Homemaking is meaningful and pleasant work, but there are many lessons to learn along the way. Here are 5 things I learned as a brand-new homemaker.
When I got married two and a half years ago, I couldn’t wait to start homemaking.
It had always been my dream.
Growing up, I was the little girl who played with baby dolls and loved helping Mom in the kitchen. I made up stories while I did chores around the house. I pretended that I was Snow White tidying the cottage while the dwarves (my family members) were out in the mines. For my birthday I asked my Mema to sew me a pink apron.
Fast forward about fifteen years. I still find joy in homemaking. This is meaningful work, and pleasant.
As a brand-new wife, running my own home wasn’t a terrible adjustment. It’s something I’d been looking forward to and trying to prepare for. However, I still had many areas to learn and improve in. Here are five simple things I learned as a brand-new homemaker.
1. Establish a vision for your home
This isn’t your parents’ home or your college dorm room. Make it different. Personalise it. Make it feel permanent–even if you know you may be moving a few months down the road.
Eric and I have a joint vision of our home being restful and comfortable, but also energizing. Some of the ways we create this atmosphere is by simplifying our stuff, and by putting artwork on the walls that’s meaningful and inspiring.
Your attitude also determines the tone and atmosphere of your home. Nagging, complaining, and shutting yourself off from your housemates will make your home a gloomy place.
Want mentoring to help you revitalize your home? Check out the 2017 Homemaking Ministries Online Conference, happening this September! This year’s theme is on finding purpose in your home. There are 23 incredible speakers lined up, with 27 sessions that you can watch live or view on your own time. Learn more about the conference HERE.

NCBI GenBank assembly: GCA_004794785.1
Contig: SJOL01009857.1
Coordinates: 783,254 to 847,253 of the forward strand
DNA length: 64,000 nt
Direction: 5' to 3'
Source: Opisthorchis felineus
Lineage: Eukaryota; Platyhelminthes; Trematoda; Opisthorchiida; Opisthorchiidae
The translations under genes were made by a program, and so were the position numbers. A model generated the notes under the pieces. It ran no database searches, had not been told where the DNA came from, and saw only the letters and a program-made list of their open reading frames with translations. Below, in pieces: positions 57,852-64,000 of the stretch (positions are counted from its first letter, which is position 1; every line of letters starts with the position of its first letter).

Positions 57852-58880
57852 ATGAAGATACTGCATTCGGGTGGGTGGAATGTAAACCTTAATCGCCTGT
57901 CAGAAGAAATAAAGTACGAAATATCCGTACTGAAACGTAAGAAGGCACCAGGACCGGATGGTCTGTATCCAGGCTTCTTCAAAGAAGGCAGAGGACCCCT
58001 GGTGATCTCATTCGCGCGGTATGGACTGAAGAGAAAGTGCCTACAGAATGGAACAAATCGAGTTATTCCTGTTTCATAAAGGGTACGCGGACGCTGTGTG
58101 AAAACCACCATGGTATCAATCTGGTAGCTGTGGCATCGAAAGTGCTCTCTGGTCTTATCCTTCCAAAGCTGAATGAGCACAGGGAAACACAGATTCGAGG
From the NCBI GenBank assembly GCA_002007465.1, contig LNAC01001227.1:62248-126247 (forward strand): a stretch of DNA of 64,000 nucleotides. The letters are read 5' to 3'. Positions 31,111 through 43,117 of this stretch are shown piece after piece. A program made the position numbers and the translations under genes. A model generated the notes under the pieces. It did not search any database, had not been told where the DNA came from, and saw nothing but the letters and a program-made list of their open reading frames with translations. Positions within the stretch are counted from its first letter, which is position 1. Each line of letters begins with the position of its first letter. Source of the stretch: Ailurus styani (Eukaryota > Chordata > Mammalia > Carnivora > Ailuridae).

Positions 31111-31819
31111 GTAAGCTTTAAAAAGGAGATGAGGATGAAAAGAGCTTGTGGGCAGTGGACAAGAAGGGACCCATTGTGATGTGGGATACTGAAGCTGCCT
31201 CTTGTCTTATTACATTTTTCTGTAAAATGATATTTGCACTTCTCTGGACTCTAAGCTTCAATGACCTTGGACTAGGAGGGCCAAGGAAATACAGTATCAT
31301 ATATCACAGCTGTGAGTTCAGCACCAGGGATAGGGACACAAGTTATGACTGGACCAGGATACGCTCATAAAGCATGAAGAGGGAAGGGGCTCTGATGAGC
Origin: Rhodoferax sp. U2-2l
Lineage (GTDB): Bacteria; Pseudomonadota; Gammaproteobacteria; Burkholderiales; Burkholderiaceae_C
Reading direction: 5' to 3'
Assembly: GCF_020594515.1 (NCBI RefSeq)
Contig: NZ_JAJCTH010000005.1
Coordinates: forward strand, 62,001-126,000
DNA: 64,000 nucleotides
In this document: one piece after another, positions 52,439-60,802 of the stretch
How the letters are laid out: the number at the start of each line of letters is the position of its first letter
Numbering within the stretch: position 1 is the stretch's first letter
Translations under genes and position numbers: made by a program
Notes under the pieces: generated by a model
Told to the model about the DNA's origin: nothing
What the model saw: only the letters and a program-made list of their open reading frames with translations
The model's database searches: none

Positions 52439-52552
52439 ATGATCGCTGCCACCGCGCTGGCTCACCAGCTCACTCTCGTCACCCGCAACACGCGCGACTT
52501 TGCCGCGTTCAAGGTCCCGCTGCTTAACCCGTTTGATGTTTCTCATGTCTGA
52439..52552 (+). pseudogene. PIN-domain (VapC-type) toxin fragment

2. Keep to a simple (but consistent) chore routine
I found it difficult to keep up with the cleaning as well as working outside the home. My husband worked a lot of overtime our first few months of marriage, and since then he’s had the demanding schedule of a graduate student. Most of the housework has been my job.
I decided to keep my chore routine super simple, just covering the basics on a regular basis. Each weekday, I do a different chore for about half an hour after work. It doesn’t take long to do these tasks in a one-bedroom apartment! Here’s my chore list:
Monday- Clean bathroom
Tuesday- Clean kitchen sink
Friday- Grocery shopping (every other week)
Saturday- Laundry, and detail work if I have time (cleaning appliances, clearing out fridge, etc.)
For the one or two times per year that I do a deep clean, I follow this routine.
3. Serve more carbs at the dinner table
This was a revelation for me! It has kept our grocery budget down and my husband full. When we have guests over for a meal, Eric enjoys telling the story of how I once served him nothing more than half a packet of ramen and a quesadilla when we were dating in college!
That was my idea of a good meal, but he went back to his dorm hungry and raided his care packages for crackers!
Now I always make sure there’s some filling carbs to round things out. (And we eat healthier, too!) If we’re trying to stretch our expensive pastured meat, we make extra rice to soak up the juices. If we’re going heavy on veggies that night, we make extra noodles.
I’ve also joined two of my blogging friends in writing a cookbook for homemakers who want classics made with real food ingredients!
4. Be frugal, but don’t be cheap
I think being conscious of the budget and intentionally frugal about how you spend it is very important. But there’s a difference between being frugal and being cheap.
I thought I was being frugal not to turn on the air conditioning in our Alabama apartment in the heat of summer. I ended up getting sick from the heat and had to go to my parents’ house to recover. After that, we decided there were other things we could be frugal on that didn’t compromise our health and productivity.
5. Don’t wait to practise hospitality
Don’t wait til you have a house (or a better house, or a cleaner house…) to practise hospitality. Share what you’ve been blessed with in this season of life. We’ve already made many special memories by having guests into our home, whether family members, church family, or friends we’d like to get to know better. I’ve written a whole series about hospitality if you need ideas!